USF's Museum Blog

Personalizing history: the California Historical Society

by Nicole Meldahl (MA, 2016)

I have a confession to make: I’m a workaholic.

Before you judge me, or feel bad for me, please read on to find out what I do for a living. I’ve worked for ten years as an Archives and Museum Technician for the Golden Gate National Recreation Area (GGNRA). In my free time, I volunteer as a board member for the Western Neighborhoods Project (WNP), and we most recently launched a program called OpenSFHistory—an online archive of historical San Francisco images you’ll have to see to believe (look below to see what I mean). I most recently joined the exhibitions team at the Walt Disney Family Museum, and they’ve allowed me one day a week to intern with the Strategic Initiatives team at the California Historical Society (CHS).



View from Twin Peaks looking north showing Tank Hill, Mt. Olympus, Buena Vista Park, and Haight-Ashbury, 1965. Courtesy of Western Neighborhoods Project /, wnp25.0953.



My role in each of these organizations has varied, but I have always been directly involved in the preservation and promotion of regional history. I’m devoted to historical artifacts because they’re important to understanding our past and, therefore, our present and future, but also because these items once belonged to people who deserve the dignity of remembrance. What I do for a living is personal to me because historical items are inherently personal; all of them were created or used by someone at some time, kept and cherished, and then given to someone at a museum for safekeeping. However, keeping things in perpetuity is not enough. It’s not enough for museums and their employees merely not to forget—we need to participate in active reflection.



Adam Hirschfelder speaking at the Summer of Love 50th Anniversary Cultural Institution Planning Meeting, June 20, 2016



All of the aforementioned organizations care for their collections with committed professionalism, but CHS best internalizes a populist relevancy with its mission to “inspire and empower people to make California’s richly diverse past a meaningful part of their contemporary lives.” The bulk of my internship project is curating content for the Society’s commemoration of the 50th anniversary of the Summer of Love in 2017. Since early June, I’ve gleefully been researching the 1960s to create a calendar of events. I’m watching KPIX interviews with Willie Brown and Dr. Carlton Goodlett after the Hunters Point Riot; reading old issues of The Oracle, an underground newspaper that spoke for San Francisco’s counterculture in the 1960s; and listening to Ken Kesey and the Grateful Dead performing at San Francisco State University at the Acid Test Graduation on October 2nd, 1966.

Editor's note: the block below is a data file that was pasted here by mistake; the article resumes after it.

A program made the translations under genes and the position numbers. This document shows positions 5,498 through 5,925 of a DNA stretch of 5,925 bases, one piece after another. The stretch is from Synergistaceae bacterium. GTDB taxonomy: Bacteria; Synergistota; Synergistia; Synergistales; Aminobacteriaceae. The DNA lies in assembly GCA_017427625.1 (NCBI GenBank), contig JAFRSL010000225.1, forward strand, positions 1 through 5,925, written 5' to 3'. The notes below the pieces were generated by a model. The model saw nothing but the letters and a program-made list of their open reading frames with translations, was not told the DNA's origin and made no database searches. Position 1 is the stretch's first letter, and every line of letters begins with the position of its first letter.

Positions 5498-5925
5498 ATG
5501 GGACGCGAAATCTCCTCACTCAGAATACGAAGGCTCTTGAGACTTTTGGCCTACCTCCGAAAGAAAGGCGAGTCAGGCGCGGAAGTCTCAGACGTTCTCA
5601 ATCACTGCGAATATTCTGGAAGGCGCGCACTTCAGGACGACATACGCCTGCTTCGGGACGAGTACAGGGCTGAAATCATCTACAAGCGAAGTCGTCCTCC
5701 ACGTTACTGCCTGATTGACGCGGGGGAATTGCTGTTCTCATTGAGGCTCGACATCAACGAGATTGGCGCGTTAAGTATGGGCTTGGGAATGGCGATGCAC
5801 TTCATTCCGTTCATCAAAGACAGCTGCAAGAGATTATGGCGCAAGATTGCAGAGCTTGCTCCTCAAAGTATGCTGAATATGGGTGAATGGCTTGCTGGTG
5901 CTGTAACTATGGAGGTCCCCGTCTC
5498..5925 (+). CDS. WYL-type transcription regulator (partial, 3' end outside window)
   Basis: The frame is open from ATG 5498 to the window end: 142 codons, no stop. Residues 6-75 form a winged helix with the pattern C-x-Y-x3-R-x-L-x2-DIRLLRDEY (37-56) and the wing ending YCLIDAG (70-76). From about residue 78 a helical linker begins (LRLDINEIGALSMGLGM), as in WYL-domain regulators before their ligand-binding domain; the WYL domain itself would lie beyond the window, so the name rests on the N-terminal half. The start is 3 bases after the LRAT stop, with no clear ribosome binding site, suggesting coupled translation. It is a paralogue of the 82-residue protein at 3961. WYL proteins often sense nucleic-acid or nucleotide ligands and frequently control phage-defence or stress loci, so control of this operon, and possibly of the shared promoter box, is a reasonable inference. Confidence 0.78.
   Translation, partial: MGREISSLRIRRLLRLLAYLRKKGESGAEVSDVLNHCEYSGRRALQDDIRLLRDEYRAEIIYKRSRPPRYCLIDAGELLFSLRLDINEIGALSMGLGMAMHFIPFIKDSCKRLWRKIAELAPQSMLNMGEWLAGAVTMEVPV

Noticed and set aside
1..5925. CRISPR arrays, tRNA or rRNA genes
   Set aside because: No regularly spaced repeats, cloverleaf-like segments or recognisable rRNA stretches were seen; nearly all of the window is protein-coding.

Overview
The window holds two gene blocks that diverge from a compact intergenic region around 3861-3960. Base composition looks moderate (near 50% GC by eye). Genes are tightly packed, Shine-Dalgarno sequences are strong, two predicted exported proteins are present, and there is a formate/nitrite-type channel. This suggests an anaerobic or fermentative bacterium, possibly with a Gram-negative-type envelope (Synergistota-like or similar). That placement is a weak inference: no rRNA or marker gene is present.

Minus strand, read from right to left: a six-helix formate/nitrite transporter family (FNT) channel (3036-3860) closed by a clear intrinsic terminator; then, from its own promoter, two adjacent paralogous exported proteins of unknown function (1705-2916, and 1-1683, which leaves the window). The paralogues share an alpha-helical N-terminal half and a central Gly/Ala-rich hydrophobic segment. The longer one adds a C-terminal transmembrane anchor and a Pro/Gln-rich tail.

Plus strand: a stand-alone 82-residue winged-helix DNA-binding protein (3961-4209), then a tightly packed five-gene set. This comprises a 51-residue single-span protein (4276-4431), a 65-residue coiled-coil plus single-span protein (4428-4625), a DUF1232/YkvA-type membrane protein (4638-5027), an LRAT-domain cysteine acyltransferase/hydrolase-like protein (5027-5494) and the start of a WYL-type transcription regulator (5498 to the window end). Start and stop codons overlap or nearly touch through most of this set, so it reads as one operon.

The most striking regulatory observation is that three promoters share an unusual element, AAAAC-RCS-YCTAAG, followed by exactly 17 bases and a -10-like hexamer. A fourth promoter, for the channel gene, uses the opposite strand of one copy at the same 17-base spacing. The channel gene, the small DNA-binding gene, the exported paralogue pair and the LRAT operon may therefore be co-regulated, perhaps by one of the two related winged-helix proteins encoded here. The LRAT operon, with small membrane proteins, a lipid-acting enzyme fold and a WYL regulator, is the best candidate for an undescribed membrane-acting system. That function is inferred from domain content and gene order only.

Stack of research materials in the Strategic Initiatives office, CHS


Calendaring historical events directly promotes their relevancy to contemporary life, and some of my research has already appeared publicly in the form of a Facebook post about the Muhammad Ali Festival held in Hunters Point on June 10-11, 1967. This post was made more poignant by Ali’s recent passing, and the fact that his funeral was held on June 10th—a seemingly scripted coincidence. CHS has embraced social media as a marketing tool that enables a broader reach, beyond its core demographic—using it to deliver original content from the Society’s collections, but also to repost articles on current events that either have historic import or parallel movements in history. By showing how historical events reverberate today, the Society both highlights the immediacy of history and personalizes it.



Poster for the Muhammad Ali Festival, June 10-11, 1967. Courtesy of the Oakland Museum of California.


There is a systemic commitment to personalizing history at CHS. When she arrived at the Society from the National Trust for Historic Preservation in 2012, Executive Director Anthea Hartig approached visibility and visitorship with a practical yet ambitious attitude. Hartig told the CHS Board that membership was “all about decimal points. If we have 3,500 members and there are 35 million people in the state, we just need to keep on moving the decimal point.” The Strategic Initiatives team has taken this to heart. Patty Pforte, who orchestrates the Society’s programming, consistently asks “Whose voice is not represented in this dialogue?” in order to more equitably assign interpretation and reach larger audiences. Adam Hirschfelder and Jason Herrington, my co-supervisors, are tireless in their efforts to expand the CHS brand by fostering core partnerships that help more people connect to their past. Relevancy is accomplished, exhibition to exhibition, one Facebook like at a time.



Artwork from The Oracle, 1967. Courtesy of the California Historical Society


The longer I study history and preserve its remnants, the less I believe in coincidences and the more I believe in my synergistic workaholism. There’s a reason I discovered that Muhammad Ali poster when I did, although I can’t claim to understand the unseen forces that led me to that website on that day. We as museum professionals cannot merely be the keepers of objects, we need to be storytellers that give those objects a voice. Other jobs have taught me the language of history, but my internship is teaching me how to amplify my voice in active reflection by making history relevant—one person at a time.


To learn more about University of San Francisco’s graduate museum studies program, click here.



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